Ten years ago, China was faced with a major shortage of housing. This crisis lead developers to frantically build several developments outside of urban areas by buying up cheap areas of land which ignited a building frenzy. Within the past 20 years, the rate of urban areas has increased fivefold. And while many media outlets have speculated certain drivers for this, only recent reports have discovered the exact reasons.
Data scientists at the Baidu Research Institute, located in Sunnyvale, Calif., conducted some research by using location data through the smartphones and GPS devices of 70 million residents. They then looked for residential areas with a sparse population, and tracked how these people moved in and out of the areas. They then confirmed their analysis with the Ministry of Housing an Development, and realized these complexes were not supplemented by other developments usually found in a typical city, such as schools, hospitals, and shopping malls.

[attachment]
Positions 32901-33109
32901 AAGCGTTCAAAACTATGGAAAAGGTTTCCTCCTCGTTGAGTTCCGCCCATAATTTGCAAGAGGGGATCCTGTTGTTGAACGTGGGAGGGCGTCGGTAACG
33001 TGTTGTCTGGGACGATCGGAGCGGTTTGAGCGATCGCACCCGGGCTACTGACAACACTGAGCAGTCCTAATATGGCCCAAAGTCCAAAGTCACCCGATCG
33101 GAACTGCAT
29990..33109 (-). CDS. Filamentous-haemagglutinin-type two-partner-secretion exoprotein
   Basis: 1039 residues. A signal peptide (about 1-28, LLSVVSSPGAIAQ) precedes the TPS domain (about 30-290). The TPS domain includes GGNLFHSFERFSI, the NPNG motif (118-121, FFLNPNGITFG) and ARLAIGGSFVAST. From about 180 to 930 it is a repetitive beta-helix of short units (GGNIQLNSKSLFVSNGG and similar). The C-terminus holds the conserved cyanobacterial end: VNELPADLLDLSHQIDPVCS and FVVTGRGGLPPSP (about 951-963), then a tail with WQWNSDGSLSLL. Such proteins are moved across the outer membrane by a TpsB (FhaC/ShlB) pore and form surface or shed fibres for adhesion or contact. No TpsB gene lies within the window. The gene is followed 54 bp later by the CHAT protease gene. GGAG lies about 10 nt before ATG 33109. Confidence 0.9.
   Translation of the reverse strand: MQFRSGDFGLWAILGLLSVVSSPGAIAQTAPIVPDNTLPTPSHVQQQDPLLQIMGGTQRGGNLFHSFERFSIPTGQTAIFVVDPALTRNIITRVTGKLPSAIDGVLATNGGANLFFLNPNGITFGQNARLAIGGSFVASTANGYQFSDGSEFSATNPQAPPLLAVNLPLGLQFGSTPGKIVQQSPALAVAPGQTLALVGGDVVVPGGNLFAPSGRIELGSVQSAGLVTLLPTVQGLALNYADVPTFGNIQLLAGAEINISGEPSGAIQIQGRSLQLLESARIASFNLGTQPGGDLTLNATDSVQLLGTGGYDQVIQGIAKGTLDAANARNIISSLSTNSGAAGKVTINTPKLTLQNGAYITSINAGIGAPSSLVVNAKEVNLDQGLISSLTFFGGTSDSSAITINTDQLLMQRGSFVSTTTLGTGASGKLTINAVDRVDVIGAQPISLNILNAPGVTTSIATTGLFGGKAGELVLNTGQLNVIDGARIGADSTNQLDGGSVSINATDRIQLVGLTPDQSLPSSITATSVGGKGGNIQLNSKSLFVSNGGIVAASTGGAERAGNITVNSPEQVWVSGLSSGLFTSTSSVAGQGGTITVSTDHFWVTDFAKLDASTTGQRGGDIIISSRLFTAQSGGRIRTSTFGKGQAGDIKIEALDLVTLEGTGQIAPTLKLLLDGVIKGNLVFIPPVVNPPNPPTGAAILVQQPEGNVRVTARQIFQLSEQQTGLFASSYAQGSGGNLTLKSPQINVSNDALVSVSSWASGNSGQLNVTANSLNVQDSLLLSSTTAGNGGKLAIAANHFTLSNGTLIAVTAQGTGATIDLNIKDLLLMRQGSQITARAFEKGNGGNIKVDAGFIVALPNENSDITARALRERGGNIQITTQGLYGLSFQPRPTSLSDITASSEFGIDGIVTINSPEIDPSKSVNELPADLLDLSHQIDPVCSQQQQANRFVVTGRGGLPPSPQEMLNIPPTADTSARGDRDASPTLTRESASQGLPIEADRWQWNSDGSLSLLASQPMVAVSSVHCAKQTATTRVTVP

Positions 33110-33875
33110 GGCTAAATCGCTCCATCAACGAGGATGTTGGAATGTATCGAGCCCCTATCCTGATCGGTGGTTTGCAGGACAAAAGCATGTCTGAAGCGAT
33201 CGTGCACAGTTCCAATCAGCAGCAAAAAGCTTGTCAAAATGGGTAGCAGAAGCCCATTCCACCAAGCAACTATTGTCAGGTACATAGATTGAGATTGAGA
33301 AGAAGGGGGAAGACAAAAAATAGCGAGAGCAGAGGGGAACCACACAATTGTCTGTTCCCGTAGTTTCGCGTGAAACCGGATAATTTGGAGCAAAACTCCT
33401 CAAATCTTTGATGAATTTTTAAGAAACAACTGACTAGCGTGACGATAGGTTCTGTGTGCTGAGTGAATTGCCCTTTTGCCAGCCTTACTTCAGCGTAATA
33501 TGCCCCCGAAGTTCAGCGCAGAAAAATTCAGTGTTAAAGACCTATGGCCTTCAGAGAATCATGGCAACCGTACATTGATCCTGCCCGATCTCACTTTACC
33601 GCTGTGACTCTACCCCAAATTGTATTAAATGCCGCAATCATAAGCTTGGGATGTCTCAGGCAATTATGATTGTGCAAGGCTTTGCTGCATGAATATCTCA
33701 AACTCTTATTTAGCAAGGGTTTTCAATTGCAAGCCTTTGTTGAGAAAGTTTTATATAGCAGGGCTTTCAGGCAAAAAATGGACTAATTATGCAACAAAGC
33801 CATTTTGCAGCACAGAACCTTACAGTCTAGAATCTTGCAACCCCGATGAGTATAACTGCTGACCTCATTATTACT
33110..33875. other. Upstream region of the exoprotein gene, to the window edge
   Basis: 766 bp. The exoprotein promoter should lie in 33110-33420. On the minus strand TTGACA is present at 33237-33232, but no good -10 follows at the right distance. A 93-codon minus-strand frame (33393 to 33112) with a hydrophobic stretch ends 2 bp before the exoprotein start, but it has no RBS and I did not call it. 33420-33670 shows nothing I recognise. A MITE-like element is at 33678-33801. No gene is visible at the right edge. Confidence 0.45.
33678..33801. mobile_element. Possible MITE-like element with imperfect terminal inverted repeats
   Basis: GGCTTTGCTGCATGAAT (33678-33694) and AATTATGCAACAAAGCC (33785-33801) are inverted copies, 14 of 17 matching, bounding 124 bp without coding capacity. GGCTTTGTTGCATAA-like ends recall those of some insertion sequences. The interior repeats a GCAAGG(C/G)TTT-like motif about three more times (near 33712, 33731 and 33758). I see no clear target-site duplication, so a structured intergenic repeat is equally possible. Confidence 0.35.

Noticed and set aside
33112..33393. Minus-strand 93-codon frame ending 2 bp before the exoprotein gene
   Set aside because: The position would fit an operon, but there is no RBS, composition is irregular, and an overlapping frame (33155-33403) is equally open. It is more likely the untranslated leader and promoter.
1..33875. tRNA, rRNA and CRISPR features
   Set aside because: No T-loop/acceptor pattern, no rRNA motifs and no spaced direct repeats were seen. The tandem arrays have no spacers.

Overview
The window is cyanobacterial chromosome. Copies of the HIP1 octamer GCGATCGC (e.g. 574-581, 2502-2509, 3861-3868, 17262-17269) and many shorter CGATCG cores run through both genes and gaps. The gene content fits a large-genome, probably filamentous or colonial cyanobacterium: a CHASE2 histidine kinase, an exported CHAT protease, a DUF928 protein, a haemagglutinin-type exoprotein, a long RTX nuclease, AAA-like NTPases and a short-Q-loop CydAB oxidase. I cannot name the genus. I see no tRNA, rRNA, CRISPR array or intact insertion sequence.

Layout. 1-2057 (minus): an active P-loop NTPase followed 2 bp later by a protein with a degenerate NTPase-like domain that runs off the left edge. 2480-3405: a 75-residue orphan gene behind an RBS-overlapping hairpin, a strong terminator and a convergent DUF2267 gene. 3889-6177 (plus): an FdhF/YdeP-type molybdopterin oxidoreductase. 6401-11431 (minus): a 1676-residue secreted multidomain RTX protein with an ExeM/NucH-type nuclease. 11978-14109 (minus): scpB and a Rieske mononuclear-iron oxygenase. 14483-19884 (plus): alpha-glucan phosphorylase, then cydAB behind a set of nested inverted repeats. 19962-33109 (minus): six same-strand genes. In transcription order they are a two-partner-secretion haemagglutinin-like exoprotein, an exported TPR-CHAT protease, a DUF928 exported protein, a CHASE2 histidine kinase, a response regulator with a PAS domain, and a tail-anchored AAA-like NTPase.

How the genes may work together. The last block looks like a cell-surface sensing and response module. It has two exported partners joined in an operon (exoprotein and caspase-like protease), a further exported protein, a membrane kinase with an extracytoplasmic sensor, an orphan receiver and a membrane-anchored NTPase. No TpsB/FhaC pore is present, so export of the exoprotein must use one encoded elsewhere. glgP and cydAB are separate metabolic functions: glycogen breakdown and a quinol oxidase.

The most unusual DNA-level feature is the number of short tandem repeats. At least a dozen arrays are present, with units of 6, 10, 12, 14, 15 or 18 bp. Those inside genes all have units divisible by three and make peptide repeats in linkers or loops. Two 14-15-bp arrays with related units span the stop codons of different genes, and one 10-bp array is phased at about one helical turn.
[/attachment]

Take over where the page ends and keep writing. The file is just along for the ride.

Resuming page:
Another reasonable response to why people have chosen not to move in is because of a lack of amenities. According to the Urban Land Institute’s (ULI) Kenneth Rhee, a lot of these developments are simply shells of housing developments, lacking appliances and even toilets. Just concrete cubes barren of any adornments.
Read more about this at NPR.
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